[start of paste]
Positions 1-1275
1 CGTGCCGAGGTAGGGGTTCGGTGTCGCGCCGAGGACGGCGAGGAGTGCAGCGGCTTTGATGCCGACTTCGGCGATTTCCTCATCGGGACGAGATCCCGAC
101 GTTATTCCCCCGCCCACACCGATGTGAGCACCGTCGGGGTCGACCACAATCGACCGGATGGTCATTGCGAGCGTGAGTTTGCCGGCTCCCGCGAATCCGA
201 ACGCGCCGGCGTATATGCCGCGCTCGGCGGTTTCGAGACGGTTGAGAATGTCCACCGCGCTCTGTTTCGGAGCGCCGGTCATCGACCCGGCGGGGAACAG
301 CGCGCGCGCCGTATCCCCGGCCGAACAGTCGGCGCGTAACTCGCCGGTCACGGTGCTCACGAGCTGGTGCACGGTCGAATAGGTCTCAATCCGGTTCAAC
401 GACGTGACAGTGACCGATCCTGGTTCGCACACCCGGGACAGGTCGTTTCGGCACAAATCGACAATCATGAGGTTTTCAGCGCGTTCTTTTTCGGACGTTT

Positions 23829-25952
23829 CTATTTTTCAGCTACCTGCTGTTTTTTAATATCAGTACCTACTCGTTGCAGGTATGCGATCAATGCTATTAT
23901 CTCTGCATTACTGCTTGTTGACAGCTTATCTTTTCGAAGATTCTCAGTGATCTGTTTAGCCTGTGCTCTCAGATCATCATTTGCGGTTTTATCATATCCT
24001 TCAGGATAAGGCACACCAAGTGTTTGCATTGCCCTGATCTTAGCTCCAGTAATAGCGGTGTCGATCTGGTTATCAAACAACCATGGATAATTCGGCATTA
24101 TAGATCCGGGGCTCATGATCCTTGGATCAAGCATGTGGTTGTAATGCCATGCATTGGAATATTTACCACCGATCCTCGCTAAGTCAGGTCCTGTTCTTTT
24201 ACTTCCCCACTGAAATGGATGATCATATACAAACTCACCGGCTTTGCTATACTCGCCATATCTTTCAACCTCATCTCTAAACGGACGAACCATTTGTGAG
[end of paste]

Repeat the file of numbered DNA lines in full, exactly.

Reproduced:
Positions 1-1275
1 CGTGCCGAGGTAGGGGTTCGGTGTCGCGCCGAGGACGGCGAGGAGTGCAGCGGCTTTGATGCCGACTTCGGCGATTTCCTCATCGGGACGAGATCCCGAC
101 GTTATTCCCCCGCCCACACCGATGTGAGCACCGTCGGGGTCGACCACAATCGACCGGATGGTCATTGCGAGCGTGAGTTTGCCGGCTCCCGCGAATCCGA
201 ACGCGCCGGCGTATATGCCGCGCTCGGCGGTTTCGAGACGGTTGAGAATGTCCACCGCGCTCTGTTTCGGAGCGCCGGTCATCGACCCGGCGGGGAACAG
301 CGCGCGCGCCGTATCCCCGGCCGAACAGTCGGCGCGTAACTCGCCGGTCACGGTGCTCACGAGCTGGTGCACGGTCGAATAGGTCTCAATCCGGTTCAAC
401 GACGTGACAGTGACCGATCCTGGTTCGCACACCCGGGACAGGTCGTTTCGGCACAAATCGACAATCATGAGGTTTTCAGCGCGTTCTTTTTCGGACGTTT

Positions 23829-25952
23829 CTATTTTTCAGCTACCTGCTGTTTTTTAATATCAGTACCTACTCGTTGCAGGTATGCGATCAATGCTATTAT
23901 CTCTGCATTACTGCTTGTTGACAGCTTATCTTTTCGAAGATTCTCAGTGATCTGTTTAGCCTGTGCTCTCAGATCATCATTTGCGGTTTTATCATATCCT
24001 TCAGGATAAGGCACACCAAGTGTTTGCATTGCCCTGATCTTAGCTCCAGTAATAGCGGTGTCGATCTGGTTATCAAACAACCATGGATAATTCGGCATTA
24101 TAGATCCGGGGCTCATGATCCTTGGATCAAGCATGTGGTTGTAATGCCATGCATTGGAATATTTACCACCGATCCTCGCTAAGTCAGGTCCTGTTCTTTT
24201 ACTTCCCCACTGAAATGGATGATCATATACAAACTCACCGGCTTTGCTATACTCGCCATATCTTTCAACCTCATCTCTAAACGGACGAACCATTTGTGAG